Beef cattle grazing

Six land-grant university specialists are working together sorting out the most helpful Internet items about herd genetics.

Easy-to-understand beef genomics on eXtension website

For beef herd owners facing genetic data overload at breeding time, a new website, eBEEF.org, can help. Useful information is put in terms farmers understand, Decker says. All in one easy-to-use spot on the Internet.

Beef herd owners facing genetic data overload at breeding time can find help. A new website, eBEEF.org, is live, says Jared Decker, University of Missouri Extension beef geneticist.

Useful information is put in terms farmers understand, Decker says. All will be in one easy-to-use spot on the Internet, Decker says.

“Genomic-assisted selection is a fast-growing part of beef production,” he says. “The eBEEF.org site highlights usable information.”

Six land-grant university specialists work together sorting out the most helpful items.

“If you run a Web search for EPDs (expected progeny differences), you get thousands of hits,” Decker says. “Most people can’t tell what is good, or not. We sort articles and post only the most helpful for cattle breeders.”

On the team with Decker are Megan Rolf, Oklahoma State University; Matt Spangler, University of Nebraska; Bob Weaber, Kansas State University; Darrh Bullock, University of Kentucky; and Alison Van Eenennaam, University of California, Davis.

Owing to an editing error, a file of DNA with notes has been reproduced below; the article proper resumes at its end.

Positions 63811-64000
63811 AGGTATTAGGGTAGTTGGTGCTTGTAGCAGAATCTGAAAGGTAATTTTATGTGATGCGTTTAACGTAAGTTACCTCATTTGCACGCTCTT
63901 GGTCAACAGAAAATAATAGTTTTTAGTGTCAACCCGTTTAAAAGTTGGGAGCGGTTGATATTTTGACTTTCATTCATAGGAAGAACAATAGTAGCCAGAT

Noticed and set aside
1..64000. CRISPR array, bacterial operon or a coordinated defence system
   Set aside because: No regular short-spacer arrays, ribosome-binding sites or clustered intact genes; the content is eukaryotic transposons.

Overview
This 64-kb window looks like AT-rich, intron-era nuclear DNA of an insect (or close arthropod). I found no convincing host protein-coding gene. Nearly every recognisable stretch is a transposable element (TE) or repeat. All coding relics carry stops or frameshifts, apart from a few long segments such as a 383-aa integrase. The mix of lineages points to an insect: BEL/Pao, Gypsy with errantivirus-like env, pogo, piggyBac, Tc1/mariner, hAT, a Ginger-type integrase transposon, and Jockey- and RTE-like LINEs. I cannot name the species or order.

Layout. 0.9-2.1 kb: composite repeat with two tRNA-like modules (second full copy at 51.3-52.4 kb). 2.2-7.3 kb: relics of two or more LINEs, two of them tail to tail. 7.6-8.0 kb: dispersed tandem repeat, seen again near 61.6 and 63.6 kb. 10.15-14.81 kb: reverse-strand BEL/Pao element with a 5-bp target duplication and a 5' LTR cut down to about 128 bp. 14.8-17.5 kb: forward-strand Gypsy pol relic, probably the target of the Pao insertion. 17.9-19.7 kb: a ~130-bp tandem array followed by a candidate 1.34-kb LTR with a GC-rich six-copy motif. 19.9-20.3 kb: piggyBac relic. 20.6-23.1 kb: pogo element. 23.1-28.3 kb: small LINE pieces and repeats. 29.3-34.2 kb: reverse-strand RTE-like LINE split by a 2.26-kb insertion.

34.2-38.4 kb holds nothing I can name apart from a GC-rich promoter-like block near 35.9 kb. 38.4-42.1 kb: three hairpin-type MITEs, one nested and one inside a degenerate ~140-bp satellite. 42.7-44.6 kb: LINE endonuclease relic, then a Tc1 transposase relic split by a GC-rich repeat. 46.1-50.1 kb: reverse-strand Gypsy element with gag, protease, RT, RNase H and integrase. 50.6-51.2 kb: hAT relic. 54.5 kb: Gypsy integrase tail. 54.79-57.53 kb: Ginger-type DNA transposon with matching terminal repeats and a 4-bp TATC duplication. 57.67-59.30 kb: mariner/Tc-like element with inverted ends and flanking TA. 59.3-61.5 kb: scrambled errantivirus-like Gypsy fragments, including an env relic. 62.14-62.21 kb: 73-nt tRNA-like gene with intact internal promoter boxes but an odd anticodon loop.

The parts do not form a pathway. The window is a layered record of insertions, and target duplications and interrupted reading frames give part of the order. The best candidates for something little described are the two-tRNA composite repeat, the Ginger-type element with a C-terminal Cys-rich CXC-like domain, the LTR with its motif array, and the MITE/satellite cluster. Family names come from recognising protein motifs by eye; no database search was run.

The group showed the one-stop site at the Beef Improvement Federation meeting in Biloxi, Miss. The group uses peer-reviewed scientific studies for the site, which shows more than articles and fact sheets. A FAQ (frequently asked questions) page with video and text answers provides a starting point. It describes genomics, EPDs, indexes and crossbreeding.

An interactive “Ask an Expert” section gives answers about production not given in the fact sheets or FAQs.

The site archives YouTube videos, meeting recordings and webinars.

The website, at eBEEF.org, is part of the national eXtension network. Extension educators use it as a teaching resource. The prime audience remains farmer-users.

All six team members are scientists in two or more of three grants funded by the USDA National Institute of Food and Agriculture. They create new genetic information as well as extend it to breeders.

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